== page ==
Automated XTT Assay for Cell Viability Analysis
Michael Kowalski, Staff Applications Scientist | Beckman Coulter Life Sciences Indianapolis, IN USA
Cellular viability assays are valuable for numerous workflows—from establishing proliferation rates to drug toxicity screens. XTT assays are a simple way of determining the number of viable cells; however, a reliable assay requiresa standard curve of cell dilutions and optimized incubation times. Automation of the cell dilution and plating, reagent addition, and analysis can enhance the consistency of these steps while also minimizing the resources required for higher throughput screens.
The XTT assay1 is a simple way of quantifying relative cell densities to determine the growth rate of cells or the sensitivity to toxic compounds or other cellular treatments. Cell numbers are measured by absorbance as the XTT reagent undergoes a color change upon reduction within the electron transport chain of viable cells. The rate of this coloration is proportional to the number of viable cells in a well and the intensity of coloration increases over time. Because of this, optimal incubation times must be determined for a given range of cell numbers. While the assay is simple to execute (add, incubate and read), challenges arise when requiring higher throughputs, multiple time points and/or consistent timing across multiple plates. Automating the sample preparation, incubation and analysis of XTT assays, as well as upstream steps such as cell plating and treatment, can help overcome these challenges.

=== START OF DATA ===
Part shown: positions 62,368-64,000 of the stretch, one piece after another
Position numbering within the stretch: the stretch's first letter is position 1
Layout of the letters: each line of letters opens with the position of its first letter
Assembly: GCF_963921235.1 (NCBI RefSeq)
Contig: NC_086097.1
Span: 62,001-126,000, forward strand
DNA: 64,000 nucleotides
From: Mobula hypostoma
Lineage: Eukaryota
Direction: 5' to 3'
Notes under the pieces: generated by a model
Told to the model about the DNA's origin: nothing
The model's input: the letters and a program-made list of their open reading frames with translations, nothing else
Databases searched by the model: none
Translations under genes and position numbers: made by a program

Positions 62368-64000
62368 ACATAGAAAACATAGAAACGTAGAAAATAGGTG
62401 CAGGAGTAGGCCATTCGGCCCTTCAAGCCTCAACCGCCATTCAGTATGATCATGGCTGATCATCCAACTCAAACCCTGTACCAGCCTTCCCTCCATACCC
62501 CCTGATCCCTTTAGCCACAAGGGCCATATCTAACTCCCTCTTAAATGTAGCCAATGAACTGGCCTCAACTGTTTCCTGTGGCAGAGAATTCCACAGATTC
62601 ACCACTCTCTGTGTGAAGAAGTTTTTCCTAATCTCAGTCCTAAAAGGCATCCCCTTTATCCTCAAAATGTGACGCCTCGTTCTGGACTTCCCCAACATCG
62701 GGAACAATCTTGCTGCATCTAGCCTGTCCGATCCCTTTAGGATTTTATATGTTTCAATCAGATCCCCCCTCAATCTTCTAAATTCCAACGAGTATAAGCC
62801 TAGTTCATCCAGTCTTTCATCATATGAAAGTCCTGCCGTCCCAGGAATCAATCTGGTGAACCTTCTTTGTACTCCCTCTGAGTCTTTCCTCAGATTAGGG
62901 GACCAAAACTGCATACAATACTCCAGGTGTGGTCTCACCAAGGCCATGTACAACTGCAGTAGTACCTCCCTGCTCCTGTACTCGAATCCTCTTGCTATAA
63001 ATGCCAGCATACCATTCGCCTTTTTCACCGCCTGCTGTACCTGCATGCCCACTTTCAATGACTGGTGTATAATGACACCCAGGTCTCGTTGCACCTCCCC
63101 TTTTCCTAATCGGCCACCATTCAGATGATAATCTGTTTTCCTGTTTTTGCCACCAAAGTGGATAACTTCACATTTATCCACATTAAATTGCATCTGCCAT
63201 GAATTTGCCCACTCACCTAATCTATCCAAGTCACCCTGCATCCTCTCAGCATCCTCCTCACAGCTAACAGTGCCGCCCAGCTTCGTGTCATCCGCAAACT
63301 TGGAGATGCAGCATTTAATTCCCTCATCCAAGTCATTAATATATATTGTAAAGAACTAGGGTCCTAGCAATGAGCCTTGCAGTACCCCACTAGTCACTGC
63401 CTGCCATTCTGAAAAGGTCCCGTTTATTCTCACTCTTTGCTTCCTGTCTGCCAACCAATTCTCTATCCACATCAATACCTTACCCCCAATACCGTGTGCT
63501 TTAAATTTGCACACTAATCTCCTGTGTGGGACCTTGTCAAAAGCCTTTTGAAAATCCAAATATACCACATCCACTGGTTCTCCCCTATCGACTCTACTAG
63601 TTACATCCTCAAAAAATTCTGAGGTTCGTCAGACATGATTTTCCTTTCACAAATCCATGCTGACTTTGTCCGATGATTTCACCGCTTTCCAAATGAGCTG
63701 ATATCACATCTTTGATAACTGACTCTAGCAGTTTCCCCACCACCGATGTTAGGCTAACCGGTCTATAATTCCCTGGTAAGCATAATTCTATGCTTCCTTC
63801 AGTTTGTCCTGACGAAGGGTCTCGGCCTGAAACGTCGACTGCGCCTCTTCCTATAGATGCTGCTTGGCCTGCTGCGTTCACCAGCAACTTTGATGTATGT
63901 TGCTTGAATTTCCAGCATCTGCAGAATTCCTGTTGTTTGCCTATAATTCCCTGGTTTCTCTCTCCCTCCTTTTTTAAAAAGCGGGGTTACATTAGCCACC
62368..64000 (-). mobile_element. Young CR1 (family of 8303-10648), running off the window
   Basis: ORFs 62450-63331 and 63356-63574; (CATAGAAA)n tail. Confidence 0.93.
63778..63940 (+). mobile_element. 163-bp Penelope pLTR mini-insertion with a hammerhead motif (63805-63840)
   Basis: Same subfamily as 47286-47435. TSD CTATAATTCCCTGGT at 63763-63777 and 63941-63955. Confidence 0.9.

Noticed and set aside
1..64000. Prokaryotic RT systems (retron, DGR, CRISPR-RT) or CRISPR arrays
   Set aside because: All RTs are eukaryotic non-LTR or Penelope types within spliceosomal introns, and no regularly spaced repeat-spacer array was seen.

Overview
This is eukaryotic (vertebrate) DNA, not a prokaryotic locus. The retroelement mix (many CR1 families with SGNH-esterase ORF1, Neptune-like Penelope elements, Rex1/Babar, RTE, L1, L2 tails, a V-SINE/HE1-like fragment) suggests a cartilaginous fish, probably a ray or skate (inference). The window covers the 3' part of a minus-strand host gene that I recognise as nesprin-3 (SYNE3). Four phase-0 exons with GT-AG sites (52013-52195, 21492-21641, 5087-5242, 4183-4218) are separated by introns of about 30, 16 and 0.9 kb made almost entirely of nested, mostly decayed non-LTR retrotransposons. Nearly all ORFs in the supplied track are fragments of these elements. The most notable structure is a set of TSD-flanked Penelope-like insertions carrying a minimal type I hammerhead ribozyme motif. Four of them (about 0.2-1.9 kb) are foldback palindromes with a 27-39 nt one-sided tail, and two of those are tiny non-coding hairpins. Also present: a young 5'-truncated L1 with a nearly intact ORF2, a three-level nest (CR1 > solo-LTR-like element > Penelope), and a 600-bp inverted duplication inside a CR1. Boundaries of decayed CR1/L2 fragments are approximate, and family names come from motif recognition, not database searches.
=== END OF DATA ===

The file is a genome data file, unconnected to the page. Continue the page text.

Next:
Biomek Workstations provide flexible automation solutions to accommodate a variety of workflows and throughputs. Pipetting tools can vary from single to 96 channels across the platforms, and transfer steps can be customized with features such as tip touches or mixing. Configurable deck layouts and the ability to integrate additional devices also increase the utility of the system. To automate the XTT and other absorbance assays, the EMax® Plus Microplate Reader from Molecular Devices, LLC was integrated to the deck of the Biomek NXP Span-8 Workstation. The Biomek Workstation automated the serial dilution and plating of cells, the XTT reagent addition and the reading of the plates on the EMax® Plus Microplate Reader. The reader is controlled through a step in the Biomek method that runs the selected analysis protocol in the SoftMax® Pro (Figure 1).